7. I've seen every company front since 1973, and this thread is the most fun I've had on DCP in a long, long time. When I'm reduced to dribbling on my chin, I hope my family plays these shows to let me die with a smile on my face.
  8. My hunch is that your suggestion will be fulfilled, but it's an educated hunch. Maybe watch for such news. My understanding is that Steve Vickers at DCW says there are no copies of the History in inventory or available. Maybe for good reason, but I suspect the final owner will be pleased to have snagged mine.
  9. Not to worry, I'm only going to bump this a couple of times, then I'm off to Ebay. The History pair is sold, as is the DCI First 35 Years in pics is sold. Nobody wants to play Drum Corps Trivia? How about taking some cards to a show this year to have fun between corps? Yes, it's old skool and, Yes, it will do you good to play a game and learn some history. Monopoly will cost you as much, and you can't play Monopoly in the stands. Just saying. G
  10. My viewpoint is that I've donated tens-of-thousands to the activity over multiple decades. I'll encourage the next owner to consider donating to the cause.
  11. Yes, I have both but, at the moment I'm not offering any of my media for sale (yet). I have SO much going back to the '80's PBS recordings on BETA (and a Betamax machine to go with them) that it will take me some time to categorize it all.
  12. No, but the two chairs I'm standing on can be had for a good price. Nice catch, BTW. I hadn't even noticed.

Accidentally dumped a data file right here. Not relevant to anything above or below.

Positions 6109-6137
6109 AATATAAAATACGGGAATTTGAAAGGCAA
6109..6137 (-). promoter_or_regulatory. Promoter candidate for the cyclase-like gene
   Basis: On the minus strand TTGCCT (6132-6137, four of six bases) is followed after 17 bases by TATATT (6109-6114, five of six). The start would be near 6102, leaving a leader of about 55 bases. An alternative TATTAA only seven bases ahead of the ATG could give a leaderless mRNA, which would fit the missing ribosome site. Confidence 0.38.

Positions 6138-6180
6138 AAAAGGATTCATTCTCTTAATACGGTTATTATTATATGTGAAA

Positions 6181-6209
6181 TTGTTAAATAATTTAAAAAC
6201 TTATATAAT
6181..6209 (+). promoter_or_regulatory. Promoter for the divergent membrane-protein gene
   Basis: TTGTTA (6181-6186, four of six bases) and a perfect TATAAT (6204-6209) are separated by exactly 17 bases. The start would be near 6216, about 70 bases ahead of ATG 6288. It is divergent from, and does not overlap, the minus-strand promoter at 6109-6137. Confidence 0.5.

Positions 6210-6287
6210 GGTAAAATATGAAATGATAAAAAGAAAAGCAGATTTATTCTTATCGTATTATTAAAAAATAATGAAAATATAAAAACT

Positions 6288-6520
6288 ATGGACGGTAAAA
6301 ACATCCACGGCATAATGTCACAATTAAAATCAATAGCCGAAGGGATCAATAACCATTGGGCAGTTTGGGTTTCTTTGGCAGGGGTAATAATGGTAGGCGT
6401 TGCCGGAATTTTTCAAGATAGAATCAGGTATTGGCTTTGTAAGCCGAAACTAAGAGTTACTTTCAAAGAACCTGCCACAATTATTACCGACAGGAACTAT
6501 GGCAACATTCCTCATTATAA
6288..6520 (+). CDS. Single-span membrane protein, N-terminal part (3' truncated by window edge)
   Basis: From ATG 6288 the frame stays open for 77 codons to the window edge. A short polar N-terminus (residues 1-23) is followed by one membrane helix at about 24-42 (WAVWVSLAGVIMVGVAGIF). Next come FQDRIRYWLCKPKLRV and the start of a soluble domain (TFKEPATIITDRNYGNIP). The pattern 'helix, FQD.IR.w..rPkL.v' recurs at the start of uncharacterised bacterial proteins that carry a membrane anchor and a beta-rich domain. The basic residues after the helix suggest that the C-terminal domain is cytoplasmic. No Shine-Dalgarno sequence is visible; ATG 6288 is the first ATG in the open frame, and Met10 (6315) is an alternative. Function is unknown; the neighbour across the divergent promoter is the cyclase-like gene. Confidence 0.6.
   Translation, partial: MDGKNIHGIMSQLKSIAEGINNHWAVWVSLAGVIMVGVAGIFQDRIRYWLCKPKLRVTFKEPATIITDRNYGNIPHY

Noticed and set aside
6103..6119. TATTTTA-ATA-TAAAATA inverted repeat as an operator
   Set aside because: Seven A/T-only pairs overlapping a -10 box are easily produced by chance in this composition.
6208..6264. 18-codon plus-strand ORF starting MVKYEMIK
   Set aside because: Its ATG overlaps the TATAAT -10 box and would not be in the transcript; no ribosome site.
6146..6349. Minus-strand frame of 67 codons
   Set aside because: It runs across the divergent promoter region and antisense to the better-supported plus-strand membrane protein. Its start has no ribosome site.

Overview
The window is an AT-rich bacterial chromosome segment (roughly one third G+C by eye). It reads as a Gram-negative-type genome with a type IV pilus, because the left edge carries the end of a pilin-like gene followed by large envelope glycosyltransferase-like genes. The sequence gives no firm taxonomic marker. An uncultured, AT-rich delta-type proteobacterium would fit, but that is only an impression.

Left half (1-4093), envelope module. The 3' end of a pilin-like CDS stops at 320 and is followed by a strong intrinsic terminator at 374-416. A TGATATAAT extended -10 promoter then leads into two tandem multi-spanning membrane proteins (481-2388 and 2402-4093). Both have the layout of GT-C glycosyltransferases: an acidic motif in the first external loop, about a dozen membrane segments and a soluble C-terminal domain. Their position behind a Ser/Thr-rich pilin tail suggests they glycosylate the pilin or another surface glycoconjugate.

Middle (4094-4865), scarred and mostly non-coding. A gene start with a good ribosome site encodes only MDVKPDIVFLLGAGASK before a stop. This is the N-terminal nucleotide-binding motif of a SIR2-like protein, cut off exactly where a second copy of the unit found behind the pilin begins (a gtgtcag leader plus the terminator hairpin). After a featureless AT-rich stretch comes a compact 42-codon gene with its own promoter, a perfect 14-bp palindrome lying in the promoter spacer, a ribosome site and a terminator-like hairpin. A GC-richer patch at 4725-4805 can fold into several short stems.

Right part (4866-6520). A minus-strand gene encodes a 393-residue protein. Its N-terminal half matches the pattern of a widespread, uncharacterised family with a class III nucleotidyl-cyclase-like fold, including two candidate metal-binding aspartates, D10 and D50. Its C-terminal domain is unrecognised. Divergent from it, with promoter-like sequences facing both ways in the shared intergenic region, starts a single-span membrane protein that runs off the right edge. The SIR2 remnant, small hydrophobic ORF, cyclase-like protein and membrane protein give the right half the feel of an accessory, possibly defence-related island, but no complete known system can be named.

13. EDIT: ***ALL PROGRAMS ARE SOLD.***. Only the Cadets Commemorative and the Trivia game are still available as of Dec. 11, '23. After decades following drum corps, I'm finally cleaning out stuff that, maybe, others will find more interesting than I do now. I'm starting with my print materials. I'm posting here first to avoid Ebay fees and because I respect the level of fandom on DCP. After a reasonable time going unsold, I'll offer the collection "publicly". Prices are FIRM and bids will be ignored - the only exception will be to consider a bid for the entire collection of all materials listed here. Payment method is flexible but the buyer will pay any money transfer fees. Personal check accepted but items will ship only after the payment has cleared my bank. Please note, I'm being very specific in my offering details and, in particular, regarding the programs. Any bids for individual items that I list as part of a group will be considered only after the collection is offered on Ebay. The buyer will pay for shipping and please be aware that the programs are very heavy. The programs will be shipped in four boxes of about 10lbs each. You can estimate shipping costs from Columbus, Ohio. Questions can be posted here but I suggest emailing me directly at garfield@columbus.rr.com (including copy of collection photo or individual photos as requested). Zoom on HQ photo for visual. Championship Finals Programs - Only offered now as a single sale for the entire collection. $350.00 Notes: At least one program is available for each of the listed years. Many later years have two copies, as was DCI's premium to Friends members. Many second copies are plastic-wrapped and unopened. Where indicated, the prior night's recap sheet is included. Unless indicated otherwise, all programs are in "Very Good" to "Excellent" condition. 1986 - (2) plus Recap 1988 - Plus Sports Illustrated short story on Star of Indiana 1991 - plus ticket stub and Recap 1992 - plus Recap, plus program to Pageant of Champions (local Columbus show) 1993 - Fair condition, plus Recap 1994 1995 1996 - plus Recap, plus 1996 Year in Review with all season scores 1997 1998 - with Prelims and Semis Recaps 1999 - (2) 2000 2001 2002 2003 2004 - plus Recap 2005 2006 - plus Recap 2007 - (2, one wrapped) 2008 - Fair condition, plus DCI Magazine 2009 - (2) plus DCI Magazine 2010 - (2) 2011 2012 - (2, one wrapped) 2013 - (2), with ticket stub, Prelims and Semis Recaps 2014 - (2) 2015 - (2) 2016 - (2) 2017 - (2) 2018 - (2, one wrapped) 2019 Other Collector's Items (offered individually, prices as marked): 1984 Garfield Cadets Commemorative Program - $25 **SOLD** DCI First 35 Years in Photos - $30 **SOLD** **SOLD** History of Drum Corps, Volumes 1 & 2 (offered only as a set), $100. **SOLD** Drum Corps Trivia game (1986), complete with all cards and materials (box in fair to good condition) - $40